As Teachers, Our Words Matter

As educators, what we say and how we say it may create a memorable moment that will last a lifetime.  That’s serious business.  The memory will, very possibly, help shape the self-image of that student.  That’s serious business.  Do not under estimate the power of words and the impact one can have in an instant of time.

The power to influence and to create a lifelong memory in a child or parent is a serious responsibility, privilege and, most importantly, an opportunity.

Adults, of all ages, have memories of moments with teachers and interactions that left impressions – both positive and

Words Matter

Words Matter

negative.  One of the intriguing joys of reconnecting with old high school friends on Facebook is the swapping of  memories from childhood and teenage years.  Occasionally there is a story of a teacher that resonates with a wide range of people and it’s amazing how far and wide the influence of that teacher extended.

How memories are coded into our brains is a topic best left to cognitive psychologists and brain researchers.  There is logic to the association of memories with emotions.  An act of kindness, the sensation of belonging, the anger of a betrayal, the embarrassment from belittling, the hurt from a reprimand, the joy from a job well done, and so on, are all potential moments where the chemistry aligns and a forever memory is coded.  Emotional moments result in potential memories.  And these are triggered by words. Words Have Power!

But, it is so easy to make a mistake.

My 22 year old son is an outstanding young man.  He had many great years as a student and, by all accounts, did very well throughout school.  But, he struggled in kindergarten.  17 years ago, in kindergarten, I well remember walking around the corner outside his classroom one day and his art teacher said to me “You know, Jared is a naughty boy”.  The comment, on the walkway of school, was not necessarily a surprise.  Inappropriately timed and delivered, but not a surprise.  I’m not sure of my response but it left an impression that will last a lifetime.  I knew he was struggling as a KG student (it didn’t help that the class had 3 teachers due to a maternity leave and an incompetent sub).  It was a train wreck of a year.  It also didn’t help that my son inherited my dislike of art and a total lack of fine motor skills and just couldn’t hang with the KG art crowd!  But, I digress…

The point is, I’ll never forget that moment.

The other day, a teacher blurted out during a parent-student-teacher conference that maybe the Gr 9 student “had a learning disability and she should get tested”.  Hmm…not exactly the best time or place or person to open up that dialogue.  The kid was in tears, the parents were upset, and the situation wasn’t great.  Here’s the fact though.  Counselor follow up, family follow up, and the fact is that this was the conversation that needed to happen.  I guarantee that the ill-timed comment created a moment that will last a lifetime for this student BUT the result will be positive as an assessment will be conducted and very likely will provide good information about her learning.  In this case, a mistake will be parlayed into an opportunity.  The point is, words matter, and powerful moments can be created.  Words can help shape self-identity, self perception.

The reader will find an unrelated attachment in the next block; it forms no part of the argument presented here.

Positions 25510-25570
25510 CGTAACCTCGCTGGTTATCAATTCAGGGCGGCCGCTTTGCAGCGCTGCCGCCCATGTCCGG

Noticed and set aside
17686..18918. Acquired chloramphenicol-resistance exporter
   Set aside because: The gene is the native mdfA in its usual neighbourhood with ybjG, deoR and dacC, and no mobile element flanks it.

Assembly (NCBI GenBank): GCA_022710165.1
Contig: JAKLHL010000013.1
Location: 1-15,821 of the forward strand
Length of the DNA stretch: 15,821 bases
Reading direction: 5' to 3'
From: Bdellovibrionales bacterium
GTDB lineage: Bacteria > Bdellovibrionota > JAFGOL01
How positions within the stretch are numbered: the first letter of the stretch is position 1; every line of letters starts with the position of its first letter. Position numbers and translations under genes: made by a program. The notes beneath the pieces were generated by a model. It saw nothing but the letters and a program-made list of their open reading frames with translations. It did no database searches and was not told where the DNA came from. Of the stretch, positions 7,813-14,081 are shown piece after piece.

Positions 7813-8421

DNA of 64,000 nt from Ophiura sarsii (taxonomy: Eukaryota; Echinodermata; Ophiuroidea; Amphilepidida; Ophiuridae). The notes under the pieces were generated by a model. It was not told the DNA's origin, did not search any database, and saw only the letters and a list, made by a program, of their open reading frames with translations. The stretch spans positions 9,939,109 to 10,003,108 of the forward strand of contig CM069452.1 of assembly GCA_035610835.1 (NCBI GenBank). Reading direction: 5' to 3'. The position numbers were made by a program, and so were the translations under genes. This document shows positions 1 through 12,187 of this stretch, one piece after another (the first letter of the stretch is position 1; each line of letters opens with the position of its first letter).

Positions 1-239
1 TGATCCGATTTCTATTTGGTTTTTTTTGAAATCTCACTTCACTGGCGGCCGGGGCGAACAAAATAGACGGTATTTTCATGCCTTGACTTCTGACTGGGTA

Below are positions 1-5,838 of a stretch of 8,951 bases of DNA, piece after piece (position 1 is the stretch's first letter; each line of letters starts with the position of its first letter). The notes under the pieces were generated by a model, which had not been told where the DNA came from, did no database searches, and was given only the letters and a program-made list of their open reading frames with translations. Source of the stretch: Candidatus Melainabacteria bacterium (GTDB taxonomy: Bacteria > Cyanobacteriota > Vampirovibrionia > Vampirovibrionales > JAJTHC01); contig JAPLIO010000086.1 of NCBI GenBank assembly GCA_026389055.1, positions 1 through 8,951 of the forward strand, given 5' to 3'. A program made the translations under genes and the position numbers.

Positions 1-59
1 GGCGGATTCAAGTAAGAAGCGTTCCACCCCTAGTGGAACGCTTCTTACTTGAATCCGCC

Words matter and sometimes you never know what words to use with which parents.  During a recent series of conferences one teacher relayed an interesting set of conversations.  Parent one took exception to the use of the word “struggling” to describe their daughter’s difficulties.  As a result, the teacher approached the next parent of a child who was having difficulties with greater caution.  But, after dancing around the conversation, the parent said “Just tell it to me like it is, she’s lazy, right?”   Lazy is a word we should NEVER use to describe a student.  It is demeaning and demoralizing.  In this case, the parent wanted a harsh word!  The point is that often we must dance around the descriptive language we want to use with parents because Words Matter, and must be carefully chosen at all times.  And, of course, knowing the audience requires the ability to filter our words.  It’s challenging.

Ryan Hollett wrote a blog post entitled:  False Memories: Understanding the Power of Words in Education

People tend to value and cherish their memories as significant parts of their identity, so the potential we have to influence this in other people should not be taken lightly. As parents or teachers, our language and lessons control more than just what children learn and know; they can determine how children come to experience their own identity and the world around them. We are shaped not only by our past, but by the way that we recall it. Accordingly, as parents and educators, we have a responsibility to at least be aware of the influence we can have on a child’s response to our words. This is another instance where great power comes with the burden of great responsibility. As we continue to think about a child’s educational experience, it is perhaps important to ask yourself: How would you like your child to remember his/her education?

Another interesting blog post/article was written by Dr Robert Brooks entitled   The Impact of Teachers: A Story of Indelible Memories and Self-Esteem.   

The power of our words as educators is  important to remember.   We must build school environments in which every student feels cared for by the adults. Therefore  words must be carefully monitored, chosen, and considered.

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